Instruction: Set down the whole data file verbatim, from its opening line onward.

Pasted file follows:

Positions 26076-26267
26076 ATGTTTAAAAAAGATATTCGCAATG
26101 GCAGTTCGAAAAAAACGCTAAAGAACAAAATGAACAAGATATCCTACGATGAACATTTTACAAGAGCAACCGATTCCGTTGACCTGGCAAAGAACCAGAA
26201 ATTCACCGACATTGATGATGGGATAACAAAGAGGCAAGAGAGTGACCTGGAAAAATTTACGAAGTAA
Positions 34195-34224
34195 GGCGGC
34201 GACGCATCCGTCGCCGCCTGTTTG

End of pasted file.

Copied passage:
Positions 26076-26267
26076 ATGTTTAAAAAAGATATTCGCAATG
26101 GCAGTTCGAAAAAAACGCTAAAGAACAAAATGAACAAGATATCCTACGATGAACATTTTACAAGAGCAACCGATTCCGTTGACCTGGCAAAGAACCAGAA
26201 ATTCACCGACATTGATGATGGGATAACAAAGAGGCAAGAGAGTGACCTGGAAAAATTTACGAAGTAA
Positions 34195-34224
34195 GGCGGC
34201 GACGCATCCGTCGCCGCCTGTTTG